The probation office went astray by overlooking the introductory language in 4(C)(ii) and jumping straight to sub-sub-paragraph I. The probation office thus read only that a “collection box ․ shall be considered to have involved at least 50 victims,” which narrow reading produced its flawed syllogism that, ergo, 50 more victims are presumed for each additional collection box. Although the Sentencing Commission certainly could have chosen to draft the Note that way, it did not.
We see no basis in the plain language of the Note for adding 50 presumed victims for each additional Postal Service receptacle. Accordingly, the presumption created by the Note is for at least 50 victims, but no more than 50, regardless of the number of such receptacles involved. Some credible proof is required to go beyond the presumption and find that there were in fact more than 50 victims.8 Here, apart from the Note's presumption, the record contains no independent evidence that 250 (or more) victims were actually involved. Therefore, only the 4–level § 2B1.1(b)(2)(B) enhancement was applicable.9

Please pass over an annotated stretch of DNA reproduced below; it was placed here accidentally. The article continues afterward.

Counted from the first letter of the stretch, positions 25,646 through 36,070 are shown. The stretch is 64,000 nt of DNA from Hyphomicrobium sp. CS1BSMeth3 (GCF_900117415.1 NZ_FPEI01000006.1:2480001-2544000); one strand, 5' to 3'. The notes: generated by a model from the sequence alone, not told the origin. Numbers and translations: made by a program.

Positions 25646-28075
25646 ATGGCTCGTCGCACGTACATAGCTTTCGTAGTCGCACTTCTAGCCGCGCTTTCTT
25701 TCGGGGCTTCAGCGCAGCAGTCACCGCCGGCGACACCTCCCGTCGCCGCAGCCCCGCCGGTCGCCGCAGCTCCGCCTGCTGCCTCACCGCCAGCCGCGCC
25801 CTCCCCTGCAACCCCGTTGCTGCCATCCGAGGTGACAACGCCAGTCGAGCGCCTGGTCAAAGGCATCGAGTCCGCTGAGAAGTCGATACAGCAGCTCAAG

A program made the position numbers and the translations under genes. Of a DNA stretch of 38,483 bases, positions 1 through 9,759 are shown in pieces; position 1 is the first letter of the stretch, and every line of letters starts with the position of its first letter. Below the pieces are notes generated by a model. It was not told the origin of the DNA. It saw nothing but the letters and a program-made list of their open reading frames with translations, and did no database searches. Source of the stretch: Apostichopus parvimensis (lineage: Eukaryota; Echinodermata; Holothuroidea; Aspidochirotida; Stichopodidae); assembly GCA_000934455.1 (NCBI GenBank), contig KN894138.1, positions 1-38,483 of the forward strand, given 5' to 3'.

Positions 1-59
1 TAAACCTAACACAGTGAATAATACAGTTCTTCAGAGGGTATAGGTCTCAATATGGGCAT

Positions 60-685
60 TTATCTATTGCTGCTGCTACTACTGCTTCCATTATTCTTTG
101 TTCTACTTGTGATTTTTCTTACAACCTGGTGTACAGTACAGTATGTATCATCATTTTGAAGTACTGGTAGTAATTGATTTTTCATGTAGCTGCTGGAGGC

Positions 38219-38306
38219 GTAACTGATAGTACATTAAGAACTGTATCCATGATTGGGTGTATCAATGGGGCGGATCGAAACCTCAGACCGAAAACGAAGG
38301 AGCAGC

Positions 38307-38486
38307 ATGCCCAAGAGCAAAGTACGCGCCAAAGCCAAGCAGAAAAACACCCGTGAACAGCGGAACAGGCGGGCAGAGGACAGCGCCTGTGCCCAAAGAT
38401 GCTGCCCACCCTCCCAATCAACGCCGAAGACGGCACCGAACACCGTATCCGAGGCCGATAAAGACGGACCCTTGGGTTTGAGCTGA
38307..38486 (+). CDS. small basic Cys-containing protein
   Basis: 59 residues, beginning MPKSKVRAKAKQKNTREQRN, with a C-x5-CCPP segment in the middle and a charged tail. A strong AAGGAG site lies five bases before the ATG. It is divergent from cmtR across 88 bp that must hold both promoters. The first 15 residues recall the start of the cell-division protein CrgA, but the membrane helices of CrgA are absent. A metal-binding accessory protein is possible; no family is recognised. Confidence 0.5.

As noted above, this plain reading of sub-sub-paragraph I is confirmed by comparing it to the companion provision in sub-sub-paragraph II, which governs “housing unit cluster” boxes: “A case ․ that involved ․ a housing unit cluster box ․ shall, unless proven otherwise, be presumed to have involved the number of victims corresponding to the number of mailboxes in each cluster box.”10 Sub-sub-paragraphs I and II both begin with “[a] case ․ that involved,” but that phrase is followed in each sub-sub-paragraph by its own list of expressly identified and distinctly different types of mail receptacles—and each provision directs the sentencing court to draw a different presumption regarding the number of victims. Based on these differences, if the case involved collection boxes, whether one or many, then under sub-sub-paragraph I the number of presumed victims is fixed at 50. Under sub-sub-paragraph II, by contrast, the total number of victims presumed corresponds precisely to the total number of receptacles in each of the “clusters” involved. A “collection box” is a single Postal Service receptacle; a “cluster box” is, by definition, a hive of multiple, separate receptacles, each of which is assigned to an individual mail addressee for the purpose of receiving mail delivered from the Postal Service to that addressee—each of whom is a separate, easily counted “victim.”